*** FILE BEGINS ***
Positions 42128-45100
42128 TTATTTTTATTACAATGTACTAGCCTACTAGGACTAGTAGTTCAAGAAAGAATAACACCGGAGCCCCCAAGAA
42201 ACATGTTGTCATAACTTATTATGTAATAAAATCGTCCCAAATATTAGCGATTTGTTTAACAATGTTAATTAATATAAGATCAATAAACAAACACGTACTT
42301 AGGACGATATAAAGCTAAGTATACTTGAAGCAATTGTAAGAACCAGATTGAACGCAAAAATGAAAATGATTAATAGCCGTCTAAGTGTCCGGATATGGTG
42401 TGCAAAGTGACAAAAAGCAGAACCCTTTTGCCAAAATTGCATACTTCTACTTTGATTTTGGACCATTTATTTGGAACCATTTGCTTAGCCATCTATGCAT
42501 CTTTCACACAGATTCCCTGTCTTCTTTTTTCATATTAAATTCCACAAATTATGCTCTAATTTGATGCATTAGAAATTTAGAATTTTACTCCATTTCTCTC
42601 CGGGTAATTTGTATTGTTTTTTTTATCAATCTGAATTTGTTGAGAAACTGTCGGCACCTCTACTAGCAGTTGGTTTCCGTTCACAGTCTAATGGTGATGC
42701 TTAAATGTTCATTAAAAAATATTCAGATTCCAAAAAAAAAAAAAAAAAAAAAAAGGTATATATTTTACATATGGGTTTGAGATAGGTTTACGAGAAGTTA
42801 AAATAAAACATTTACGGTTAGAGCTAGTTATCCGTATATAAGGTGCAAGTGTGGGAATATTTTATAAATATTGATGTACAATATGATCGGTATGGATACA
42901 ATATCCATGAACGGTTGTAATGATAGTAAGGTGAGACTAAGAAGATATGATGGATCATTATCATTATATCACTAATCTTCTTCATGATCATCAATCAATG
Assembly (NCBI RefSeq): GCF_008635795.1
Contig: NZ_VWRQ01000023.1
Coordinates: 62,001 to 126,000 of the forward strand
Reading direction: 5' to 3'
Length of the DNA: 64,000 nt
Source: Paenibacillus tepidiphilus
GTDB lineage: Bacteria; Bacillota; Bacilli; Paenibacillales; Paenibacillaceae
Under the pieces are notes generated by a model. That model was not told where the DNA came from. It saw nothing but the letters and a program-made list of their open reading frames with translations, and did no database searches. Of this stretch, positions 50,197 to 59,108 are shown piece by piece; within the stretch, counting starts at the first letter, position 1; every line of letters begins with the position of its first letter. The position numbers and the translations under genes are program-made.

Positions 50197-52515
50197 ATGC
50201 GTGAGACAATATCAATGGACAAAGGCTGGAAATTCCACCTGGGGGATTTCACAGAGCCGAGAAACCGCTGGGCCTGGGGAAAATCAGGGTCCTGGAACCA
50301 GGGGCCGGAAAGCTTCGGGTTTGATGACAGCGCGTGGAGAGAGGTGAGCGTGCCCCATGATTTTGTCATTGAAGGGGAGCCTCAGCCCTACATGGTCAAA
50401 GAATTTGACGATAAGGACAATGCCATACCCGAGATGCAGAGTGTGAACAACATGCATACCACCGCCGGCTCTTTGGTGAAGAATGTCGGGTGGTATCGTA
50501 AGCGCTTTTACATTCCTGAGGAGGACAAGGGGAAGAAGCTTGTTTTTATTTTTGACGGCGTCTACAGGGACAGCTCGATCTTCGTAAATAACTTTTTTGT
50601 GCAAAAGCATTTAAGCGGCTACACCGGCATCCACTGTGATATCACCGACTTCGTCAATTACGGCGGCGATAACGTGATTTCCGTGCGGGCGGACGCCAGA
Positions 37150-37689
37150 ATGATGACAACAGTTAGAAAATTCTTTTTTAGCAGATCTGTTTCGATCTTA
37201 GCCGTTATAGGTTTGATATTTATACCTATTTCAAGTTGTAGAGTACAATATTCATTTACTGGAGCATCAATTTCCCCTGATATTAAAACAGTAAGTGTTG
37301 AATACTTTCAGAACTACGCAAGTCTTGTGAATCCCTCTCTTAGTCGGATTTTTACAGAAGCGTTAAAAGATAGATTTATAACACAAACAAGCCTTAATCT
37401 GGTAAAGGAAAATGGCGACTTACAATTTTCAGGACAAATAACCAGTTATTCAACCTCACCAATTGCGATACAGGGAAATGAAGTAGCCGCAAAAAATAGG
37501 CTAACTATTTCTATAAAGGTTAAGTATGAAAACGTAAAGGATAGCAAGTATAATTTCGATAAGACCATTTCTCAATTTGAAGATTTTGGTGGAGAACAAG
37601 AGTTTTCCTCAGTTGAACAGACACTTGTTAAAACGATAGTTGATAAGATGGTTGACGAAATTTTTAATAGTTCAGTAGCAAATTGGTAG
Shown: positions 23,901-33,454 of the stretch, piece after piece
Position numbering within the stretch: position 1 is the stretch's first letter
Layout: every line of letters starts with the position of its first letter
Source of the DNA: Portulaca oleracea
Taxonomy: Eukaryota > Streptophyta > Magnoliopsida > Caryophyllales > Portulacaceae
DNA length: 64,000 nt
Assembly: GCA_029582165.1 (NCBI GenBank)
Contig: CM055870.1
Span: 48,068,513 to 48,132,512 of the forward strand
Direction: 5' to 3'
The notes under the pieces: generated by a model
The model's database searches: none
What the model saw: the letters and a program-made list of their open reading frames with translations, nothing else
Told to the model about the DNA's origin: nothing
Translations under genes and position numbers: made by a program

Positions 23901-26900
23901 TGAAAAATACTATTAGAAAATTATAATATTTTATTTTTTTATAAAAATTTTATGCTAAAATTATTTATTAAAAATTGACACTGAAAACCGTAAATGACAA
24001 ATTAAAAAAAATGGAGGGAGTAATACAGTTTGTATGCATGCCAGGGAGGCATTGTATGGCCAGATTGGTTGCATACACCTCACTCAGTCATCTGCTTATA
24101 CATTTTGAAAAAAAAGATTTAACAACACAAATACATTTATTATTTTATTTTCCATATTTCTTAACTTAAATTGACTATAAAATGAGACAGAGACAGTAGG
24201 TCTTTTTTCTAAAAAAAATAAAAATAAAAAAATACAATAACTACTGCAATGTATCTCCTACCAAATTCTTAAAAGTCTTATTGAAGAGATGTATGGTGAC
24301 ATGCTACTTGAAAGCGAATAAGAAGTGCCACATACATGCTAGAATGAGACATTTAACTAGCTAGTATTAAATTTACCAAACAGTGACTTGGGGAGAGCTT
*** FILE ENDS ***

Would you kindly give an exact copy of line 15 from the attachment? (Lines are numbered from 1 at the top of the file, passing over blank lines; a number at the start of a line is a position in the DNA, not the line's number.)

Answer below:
Length of the DNA: 64,000 nt